Irish VAT registrations – key changes introduced
On 14 June 2019, Irish Revenue published eBrief No. 114/19 (available here). It outlined that the ‘Guidelines for VAT Registration’ in Tax and Duty Manual have been updated to reflect the introduction of significant changes to the Irish VAT registration process.
What has changed?
With effect from 15 June 2019, a 'two-tier' concept now applies to Irish VAT registrations; 'domestic-only’ or ‘intra-EU’ status. Some other EU countries, such as Spain, also take a similar approach.
Domestic only status
Irish Revenue’s guidance states that taxpayers who are not undertaking any intra-EU trade should apply for ‘domestic-only’ status. That being the case, it would seem that taxpayers who trade solely with domestic and / or non-EU business partners will only require this type of VAT registration.
A simplified registration process will be available for applicants applying for the ‘domestic-only’ status.
Such registration numbers will not appear as valid on the European Commission’s online database. Furthermore, the format of domestic only registration numbers will be the same as registrations which hold intra-EU status. We would expect that this will give rise to some practical difficulties when businesses are engaging with business partners both home and abroad.
If you register for domestic-only purposes, and subsequently wish to engage in intra-EU trade, you will be required to submit an application to obtain such status.
Taxpayers applying for ‘intra-EU’ status, which will also cover domestic activity, will be required to provide additional information on their VAT registration application form. In particular, there appears to be an increased focus on the due diligence process. Taxpayers will be aware that there have been numerous case-law rulings regarding fraud and due diligence in favour of the taxpayers over the past number of years. Further information on this matter can be found here.
Irish Revenue's published guidelines on the updated VAT registration process state that having 'intra-EU' status will result in an automatic VIES reporting obligation. If this is applied in practice, and indeed to all those currently registered for Irish VAT, it will add to the compliance burden faced by taxpayers. While only outbound supplies need to be recorded on periodic VIES statements, any taxpayer registered with 'intra-EU' status will face an automatic VIES registration.
Irish Revenue’s published guidelines do not confirm whether taxpayers can choose to de-register for VIES in the instance where the taxpayer only receives inbound supplies, and does not make any outbound supplies. This matter should be considered by businesses, in particular by those merely receiving supplies from abroad, on the basis that it is unlikely that such businesses will be making any outbound supplies, and therefore should not be required to register for VIES reporting.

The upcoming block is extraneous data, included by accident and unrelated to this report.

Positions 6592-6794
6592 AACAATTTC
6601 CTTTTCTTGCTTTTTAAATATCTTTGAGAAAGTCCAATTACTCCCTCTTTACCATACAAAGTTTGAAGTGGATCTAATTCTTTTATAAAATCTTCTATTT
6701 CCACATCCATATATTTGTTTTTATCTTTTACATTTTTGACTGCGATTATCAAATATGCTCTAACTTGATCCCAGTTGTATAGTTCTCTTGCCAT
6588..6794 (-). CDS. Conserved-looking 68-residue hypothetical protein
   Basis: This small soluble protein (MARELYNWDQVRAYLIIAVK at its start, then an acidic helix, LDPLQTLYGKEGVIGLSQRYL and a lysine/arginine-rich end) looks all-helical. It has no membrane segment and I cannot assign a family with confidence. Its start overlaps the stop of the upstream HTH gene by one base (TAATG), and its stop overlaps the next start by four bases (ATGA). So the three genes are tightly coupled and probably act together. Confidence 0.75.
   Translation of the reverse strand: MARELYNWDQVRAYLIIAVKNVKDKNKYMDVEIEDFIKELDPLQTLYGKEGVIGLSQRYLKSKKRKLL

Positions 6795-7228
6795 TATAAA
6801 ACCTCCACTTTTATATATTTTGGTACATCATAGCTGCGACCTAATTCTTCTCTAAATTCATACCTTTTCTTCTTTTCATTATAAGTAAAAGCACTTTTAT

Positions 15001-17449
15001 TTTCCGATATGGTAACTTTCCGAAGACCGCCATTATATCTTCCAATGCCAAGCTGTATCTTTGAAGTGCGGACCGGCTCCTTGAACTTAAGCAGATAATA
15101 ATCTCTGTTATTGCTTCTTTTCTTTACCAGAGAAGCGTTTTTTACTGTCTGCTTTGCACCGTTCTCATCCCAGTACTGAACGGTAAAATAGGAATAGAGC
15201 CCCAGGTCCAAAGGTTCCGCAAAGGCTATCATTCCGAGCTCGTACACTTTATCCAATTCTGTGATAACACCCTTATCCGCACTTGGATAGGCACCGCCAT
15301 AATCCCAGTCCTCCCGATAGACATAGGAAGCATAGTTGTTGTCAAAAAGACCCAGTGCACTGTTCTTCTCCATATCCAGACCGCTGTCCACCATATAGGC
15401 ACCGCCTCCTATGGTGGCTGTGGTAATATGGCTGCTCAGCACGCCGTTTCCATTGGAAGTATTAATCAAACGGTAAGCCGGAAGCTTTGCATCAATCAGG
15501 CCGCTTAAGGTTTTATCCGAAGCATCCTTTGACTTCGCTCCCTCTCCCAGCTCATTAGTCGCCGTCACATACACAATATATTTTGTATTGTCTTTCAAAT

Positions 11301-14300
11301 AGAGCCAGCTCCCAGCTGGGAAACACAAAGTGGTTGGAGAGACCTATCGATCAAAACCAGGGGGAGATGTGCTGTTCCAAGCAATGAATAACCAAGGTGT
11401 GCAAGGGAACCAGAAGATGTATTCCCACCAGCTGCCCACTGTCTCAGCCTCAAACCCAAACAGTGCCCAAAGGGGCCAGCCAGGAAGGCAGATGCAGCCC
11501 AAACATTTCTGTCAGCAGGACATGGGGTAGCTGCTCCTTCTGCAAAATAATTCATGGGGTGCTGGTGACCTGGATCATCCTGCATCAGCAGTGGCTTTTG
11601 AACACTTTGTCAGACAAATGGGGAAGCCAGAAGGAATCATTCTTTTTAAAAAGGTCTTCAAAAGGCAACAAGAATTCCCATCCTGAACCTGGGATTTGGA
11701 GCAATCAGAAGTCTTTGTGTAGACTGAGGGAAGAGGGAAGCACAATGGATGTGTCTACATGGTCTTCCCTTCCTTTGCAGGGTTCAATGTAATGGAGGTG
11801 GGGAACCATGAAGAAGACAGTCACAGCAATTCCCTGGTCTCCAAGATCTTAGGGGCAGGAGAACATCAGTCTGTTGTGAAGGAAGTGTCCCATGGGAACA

The updated guidelines and ROS registration process erroneously refers to the cross-border supply of services as being zero-rated and also ignores that an 'in business' test is applied to cross-border supplies of services. For reference, the general rule in relation to the cross-border supply of business-to-business services is that the place of supply is the place where the recipient is established, and the recipient must account for VAT due on the ‘reverse charge’ basis. The test for determining the applicable VAT regime is normally determined by whether the recipient is engaged in economic activity rather than whether they are registered for VAT or not.
Given that Irish Revenue has been urging taxpayers to apply for Economic Operators’ Registration and Identification (EORI) numbers in light of Brexit uncertainties, the timing of these changes is interesting.
Although an EORI number is only required for taxpayers who trade with non-EU countries, given the unknown outcome of the Brexit negotiations, Revenue are encouraging taxpayers who solely engage in domestic and EU trade to register for EORI. That being so, it is unusual that Revenue has introduced the option to register for the ‘domestic-only’ VAT registration.
Will the changes affect existing VAT registrations?
Revenue have stated that all taxpayers currently registered for Irish VAT will be automatically treated as having 'intra-EU' status. There is no need for such taxpayers to contact Revenue.
It is currently unclear whether taxpayers with live VAT registrations granted prior to the implementation of the two-tier registration process will also receive an automatic VIES registration.
Should you have any queries on this article’s contents or would like our assistance with dealing with any taxation issue, please feel free to contact us.